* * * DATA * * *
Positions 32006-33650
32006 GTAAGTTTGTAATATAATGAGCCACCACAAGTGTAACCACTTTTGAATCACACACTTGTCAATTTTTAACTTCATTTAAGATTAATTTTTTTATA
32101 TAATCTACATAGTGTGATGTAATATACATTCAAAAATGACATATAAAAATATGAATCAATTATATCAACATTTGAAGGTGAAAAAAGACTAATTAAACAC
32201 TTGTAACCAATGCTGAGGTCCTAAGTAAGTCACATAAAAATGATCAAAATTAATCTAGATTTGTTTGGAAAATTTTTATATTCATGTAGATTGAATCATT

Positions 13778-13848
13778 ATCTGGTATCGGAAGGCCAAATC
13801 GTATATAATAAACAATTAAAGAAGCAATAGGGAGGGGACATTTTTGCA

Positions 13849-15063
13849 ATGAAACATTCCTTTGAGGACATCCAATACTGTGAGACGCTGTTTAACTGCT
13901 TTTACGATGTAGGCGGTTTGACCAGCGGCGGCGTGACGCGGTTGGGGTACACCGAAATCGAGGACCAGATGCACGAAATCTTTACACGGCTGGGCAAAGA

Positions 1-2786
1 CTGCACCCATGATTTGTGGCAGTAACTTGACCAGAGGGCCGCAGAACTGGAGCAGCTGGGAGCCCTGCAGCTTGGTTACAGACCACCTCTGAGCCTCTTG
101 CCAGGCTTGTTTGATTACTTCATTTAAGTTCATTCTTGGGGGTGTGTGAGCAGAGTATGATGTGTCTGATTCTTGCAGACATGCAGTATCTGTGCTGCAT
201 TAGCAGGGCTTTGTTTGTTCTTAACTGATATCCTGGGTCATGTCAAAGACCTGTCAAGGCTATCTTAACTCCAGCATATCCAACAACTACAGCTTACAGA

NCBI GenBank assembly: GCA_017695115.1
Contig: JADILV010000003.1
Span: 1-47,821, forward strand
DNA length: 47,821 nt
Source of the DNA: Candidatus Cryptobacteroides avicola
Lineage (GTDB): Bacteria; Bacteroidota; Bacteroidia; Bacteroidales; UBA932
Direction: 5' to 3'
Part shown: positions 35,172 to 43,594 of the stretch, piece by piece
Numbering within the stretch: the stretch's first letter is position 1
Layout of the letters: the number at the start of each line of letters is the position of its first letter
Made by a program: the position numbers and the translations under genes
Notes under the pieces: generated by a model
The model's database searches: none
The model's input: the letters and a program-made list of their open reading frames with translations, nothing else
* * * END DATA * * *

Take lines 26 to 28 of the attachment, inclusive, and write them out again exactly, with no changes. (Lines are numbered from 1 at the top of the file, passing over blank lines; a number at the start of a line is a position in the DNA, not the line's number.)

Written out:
Notes under the pieces: generated by a model
The model's database searches: none
The model's input: the letters and a program-made list of their open reading frames with translations, nothing else